Background: There are a limited number of studies that have examined the real-world effectiveness of smoking cessation aids and relapse longitudinally in population-representative samples. This study examines the association between use of nicotine gum, patch, bupropion, and varenicline and time to relapse as well as any changes in the association with increased length of abstinence.
Methods: Data of 1821 current adult smokers (18+) making their first serious quit attempt were compiled from 4504 individuals enrolled in the Ontario Tobacco Survey, a representative telephone survey of Ontario adults, which followed smokers every 6 months for up to 3 years. Use of cessation aids at the time of initial report of a quit attempt was analyzed. A flexible parametric survival model was developed to model length of abstinence, controlling for potential confounders.
Results: The best fit model found knots at 3, 13, 43, and 212 days abstinent, suggesting different rates of relapse in the periods marked by those days. Use of the patch and varenicline was associated with lower rates of relapse, but no positive effect was found for bupropion or nicotine gum. The effectiveness of the patch reversed in effect after the first month of abstinence.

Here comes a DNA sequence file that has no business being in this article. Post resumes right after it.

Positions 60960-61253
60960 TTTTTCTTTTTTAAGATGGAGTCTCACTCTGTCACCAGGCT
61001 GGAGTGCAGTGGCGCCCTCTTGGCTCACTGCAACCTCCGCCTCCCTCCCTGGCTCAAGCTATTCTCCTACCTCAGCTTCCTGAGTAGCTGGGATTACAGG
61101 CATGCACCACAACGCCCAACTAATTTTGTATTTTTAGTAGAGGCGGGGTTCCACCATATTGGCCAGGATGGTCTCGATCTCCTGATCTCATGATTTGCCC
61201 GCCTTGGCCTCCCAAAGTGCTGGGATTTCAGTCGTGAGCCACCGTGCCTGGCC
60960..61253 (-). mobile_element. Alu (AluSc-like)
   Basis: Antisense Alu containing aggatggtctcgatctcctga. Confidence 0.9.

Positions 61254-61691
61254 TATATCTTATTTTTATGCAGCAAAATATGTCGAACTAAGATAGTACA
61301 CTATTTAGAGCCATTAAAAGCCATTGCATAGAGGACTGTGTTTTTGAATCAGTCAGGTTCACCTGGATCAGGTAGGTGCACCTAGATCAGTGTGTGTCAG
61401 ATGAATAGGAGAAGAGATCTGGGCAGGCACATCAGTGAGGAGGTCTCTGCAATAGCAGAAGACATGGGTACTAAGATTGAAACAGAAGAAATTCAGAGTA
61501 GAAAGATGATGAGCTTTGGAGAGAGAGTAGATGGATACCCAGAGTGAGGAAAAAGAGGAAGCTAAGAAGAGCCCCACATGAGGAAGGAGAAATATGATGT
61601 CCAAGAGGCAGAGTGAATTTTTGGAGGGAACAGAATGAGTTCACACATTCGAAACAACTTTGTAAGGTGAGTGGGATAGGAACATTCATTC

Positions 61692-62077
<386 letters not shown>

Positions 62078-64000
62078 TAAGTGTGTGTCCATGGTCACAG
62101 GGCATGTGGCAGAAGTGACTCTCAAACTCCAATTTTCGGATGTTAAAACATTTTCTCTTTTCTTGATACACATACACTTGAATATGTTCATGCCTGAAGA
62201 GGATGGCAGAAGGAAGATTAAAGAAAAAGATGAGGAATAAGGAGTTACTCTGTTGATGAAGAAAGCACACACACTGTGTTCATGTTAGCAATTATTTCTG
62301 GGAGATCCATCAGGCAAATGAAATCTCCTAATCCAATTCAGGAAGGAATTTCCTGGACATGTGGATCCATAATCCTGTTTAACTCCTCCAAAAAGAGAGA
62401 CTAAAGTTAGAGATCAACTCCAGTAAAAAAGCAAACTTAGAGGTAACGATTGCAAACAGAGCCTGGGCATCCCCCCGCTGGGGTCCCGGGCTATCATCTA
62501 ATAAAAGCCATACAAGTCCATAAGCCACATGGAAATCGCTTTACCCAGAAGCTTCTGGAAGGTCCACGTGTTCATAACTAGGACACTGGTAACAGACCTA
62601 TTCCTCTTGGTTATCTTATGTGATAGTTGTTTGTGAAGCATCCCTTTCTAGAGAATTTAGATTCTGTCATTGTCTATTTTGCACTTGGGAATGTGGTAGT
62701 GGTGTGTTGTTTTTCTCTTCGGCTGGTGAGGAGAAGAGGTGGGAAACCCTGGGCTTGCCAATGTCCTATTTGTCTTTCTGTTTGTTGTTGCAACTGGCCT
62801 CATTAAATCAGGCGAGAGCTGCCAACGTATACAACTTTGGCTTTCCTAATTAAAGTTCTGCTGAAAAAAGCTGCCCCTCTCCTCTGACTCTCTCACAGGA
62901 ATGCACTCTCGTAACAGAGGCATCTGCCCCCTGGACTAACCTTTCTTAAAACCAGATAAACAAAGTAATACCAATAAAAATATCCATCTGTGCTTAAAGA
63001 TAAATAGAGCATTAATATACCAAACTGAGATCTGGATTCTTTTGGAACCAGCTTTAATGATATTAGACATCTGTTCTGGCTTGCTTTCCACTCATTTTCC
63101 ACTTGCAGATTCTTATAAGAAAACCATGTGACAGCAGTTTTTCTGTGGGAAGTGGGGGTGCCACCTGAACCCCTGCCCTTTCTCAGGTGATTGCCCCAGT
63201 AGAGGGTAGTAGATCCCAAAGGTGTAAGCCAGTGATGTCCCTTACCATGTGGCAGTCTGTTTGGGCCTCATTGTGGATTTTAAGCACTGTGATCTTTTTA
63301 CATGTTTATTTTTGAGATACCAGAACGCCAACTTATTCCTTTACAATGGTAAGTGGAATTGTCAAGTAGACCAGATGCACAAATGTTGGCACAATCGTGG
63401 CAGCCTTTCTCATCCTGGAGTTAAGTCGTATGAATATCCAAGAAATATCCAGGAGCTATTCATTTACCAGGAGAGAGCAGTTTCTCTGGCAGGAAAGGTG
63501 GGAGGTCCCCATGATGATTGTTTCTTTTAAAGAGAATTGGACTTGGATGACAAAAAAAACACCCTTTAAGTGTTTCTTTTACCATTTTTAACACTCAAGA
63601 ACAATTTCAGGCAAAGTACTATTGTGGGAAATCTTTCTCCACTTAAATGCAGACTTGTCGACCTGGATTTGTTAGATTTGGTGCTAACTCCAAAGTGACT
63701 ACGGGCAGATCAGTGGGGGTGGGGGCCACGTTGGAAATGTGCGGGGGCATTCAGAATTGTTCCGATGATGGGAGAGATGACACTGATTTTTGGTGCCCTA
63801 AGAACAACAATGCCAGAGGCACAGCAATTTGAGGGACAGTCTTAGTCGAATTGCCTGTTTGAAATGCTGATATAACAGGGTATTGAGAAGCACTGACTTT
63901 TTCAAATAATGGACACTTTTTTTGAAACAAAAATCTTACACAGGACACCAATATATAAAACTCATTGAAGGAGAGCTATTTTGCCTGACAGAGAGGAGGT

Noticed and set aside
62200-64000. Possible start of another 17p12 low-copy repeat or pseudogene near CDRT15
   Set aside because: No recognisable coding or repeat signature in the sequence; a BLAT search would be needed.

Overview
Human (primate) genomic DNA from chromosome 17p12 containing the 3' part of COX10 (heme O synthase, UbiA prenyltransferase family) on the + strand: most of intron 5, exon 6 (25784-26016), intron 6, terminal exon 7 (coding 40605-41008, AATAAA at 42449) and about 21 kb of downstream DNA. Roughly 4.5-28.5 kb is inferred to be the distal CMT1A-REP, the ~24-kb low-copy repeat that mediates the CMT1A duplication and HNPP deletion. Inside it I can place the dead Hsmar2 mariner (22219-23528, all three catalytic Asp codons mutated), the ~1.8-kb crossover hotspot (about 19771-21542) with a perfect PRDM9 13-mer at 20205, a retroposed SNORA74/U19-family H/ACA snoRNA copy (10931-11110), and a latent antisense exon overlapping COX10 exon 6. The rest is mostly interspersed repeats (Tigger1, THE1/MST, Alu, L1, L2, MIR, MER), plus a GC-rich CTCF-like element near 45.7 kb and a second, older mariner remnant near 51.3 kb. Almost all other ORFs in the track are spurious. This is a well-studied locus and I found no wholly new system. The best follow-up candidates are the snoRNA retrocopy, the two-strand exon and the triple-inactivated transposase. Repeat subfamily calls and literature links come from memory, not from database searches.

Conclusions: This study is one of few reports of long-term quitting in a population-representative sample and demonstrates that the effectiveness of some pharmacological cessation aids (the patch and varenicline can be seen in a population sample). Previous failures in real-world studies of the effectiveness of smoking cessation aids may reflect differences in the products individuals use and differences in the timing of self-reported cessation.
Implications: While a large number of randomized controlled trials have shown the efficacy of many pharmaceutical smoking cessation aids, evidence of their effectiveness in observational studies in the real world is ambiguous. This study uses a longitudinal cohort of a representative sample of smokers to show that the effectiveness of pharmaceutical cessation aids can be demonstrated in real-world use situations, but effectiveness varies by product type and has time-varying effects.Author(s): Michael Chaiton, Lori Diemert, Susan Bondy, Joanna Cohen, Michael Fung, Bo Zhang, and Roberta Ferrence
Date: September 2018
Type of Publication: Journal Article